the Americans arrived in Leningrad, bleary-eyed and sugar-filled
from several contraband pops. They hadn’t eaten in hours.
Breakfast was a top priority. Unfortunately, IHOP had yet
to arrive in Leningrad.
food was absolutely inedible,” said Dibble.
Williamson, the veteran coach of many such international hockey
escapades – including the 1972 U.S. Olympic team that won the silver medal in Sapporo, Japan – was also
unimpressed with the fare and set out to remedy the situation.
stood up to our Russian interpreter guy and said, ‘You
get us something to eat, that we can eat and get our strength,
or we’re out of here,’” said Dibble. “And
then they got in a big fight. But Murray did a great job standing
up for us and we finally got some food that we could eat.”
Americans’ next encounter came with a population that
knew real hunger all too well.
we got off the bus, we were immediately surrounded by hundreds
of kids,” Dibble said. “They wanted anything you
could give them. Our bus driver told us we couldn’t
give them anything more because we were inciting a riot.”
players also couldn’t help but notice lines of people
waiting outside grocery stores. It was a society filled with
cravings, some primal and some just for fun.
the streets was cool,” said Dibble. “And so was
meeting a Russian soldier under this bridge at midnight to
trade a pair of jeans for two Russian hats that I still have.”
the ice, Team USA opened the tournament against Canada, represented
by the OHL’s Peterborough Petes, who avenged the raid
on their pop with a 5-4 victory. The Canadians ended up finishing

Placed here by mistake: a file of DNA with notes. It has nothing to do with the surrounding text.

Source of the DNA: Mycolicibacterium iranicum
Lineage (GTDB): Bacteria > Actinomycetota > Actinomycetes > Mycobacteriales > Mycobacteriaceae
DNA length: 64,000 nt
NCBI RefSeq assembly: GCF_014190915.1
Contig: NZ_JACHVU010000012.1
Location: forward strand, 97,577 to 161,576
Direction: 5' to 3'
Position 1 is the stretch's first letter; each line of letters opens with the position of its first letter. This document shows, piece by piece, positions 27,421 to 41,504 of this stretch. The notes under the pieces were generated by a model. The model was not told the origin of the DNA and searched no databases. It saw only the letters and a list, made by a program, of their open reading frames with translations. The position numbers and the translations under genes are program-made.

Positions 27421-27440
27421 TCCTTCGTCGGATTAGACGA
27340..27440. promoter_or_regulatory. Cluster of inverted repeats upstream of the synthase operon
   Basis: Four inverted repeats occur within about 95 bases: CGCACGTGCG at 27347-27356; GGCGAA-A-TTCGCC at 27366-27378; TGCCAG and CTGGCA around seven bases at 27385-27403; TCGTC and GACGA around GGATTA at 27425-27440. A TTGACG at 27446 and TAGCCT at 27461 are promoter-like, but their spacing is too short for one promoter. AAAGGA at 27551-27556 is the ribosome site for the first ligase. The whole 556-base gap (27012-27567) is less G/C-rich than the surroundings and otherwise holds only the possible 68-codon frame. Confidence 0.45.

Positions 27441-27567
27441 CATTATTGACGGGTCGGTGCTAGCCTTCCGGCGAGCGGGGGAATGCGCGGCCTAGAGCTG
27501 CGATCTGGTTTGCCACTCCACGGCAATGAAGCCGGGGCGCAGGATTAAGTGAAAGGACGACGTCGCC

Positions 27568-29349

third behind the Soviet Union and Finland.
USA’s next opponent was Sweden, who trounced an uninspired
red, white and blue squad by an 11-1 margin. Finland then
stymied the Americans 5-1, leading to the eagerly-anticipated
meeting between Team USA and Khrushchev’s Comrades.
The Soviets won 9-1, leaving the Americans just one game to
regain their swagger.
hadn’t won a game, and Czechoslovakia was a very good
hockey team,” said Dibble. “All I can remember
is that I had a lot of saves and the Russian crowd was chanting
‘DEE-bull, DEE-bull’ because they didn’t
like the Czechoslovakians. We won 3-2 and it was a great victory.
USA Hockey was at the bottom end at the time. It was really
instrumental that we didn’t come home shut out.”
their struggles, the 1974 squad helped set the foundation
for America’s hockey future. Thirty-two years later,
Team USA enters the WJC as the gold medal favorites with Boston
College’s Cory Schneider expected to serve between the
pipes. Like Dibble years before, he’s hoping for the
opportunity to sing the national anthem with a medal around
a lot of honor and respect that goes into putting on that
jersey,” said Schneider. “It’s a special
opportunity. USA Hockey has come a long way over the years,
with the National Team Development Program and the USHL. There
are a lot of good development programs throughout the country
that have helped Team USA become a force on the international
that of the travel-weary 1974 squad, it’s been a long
and memorable journey.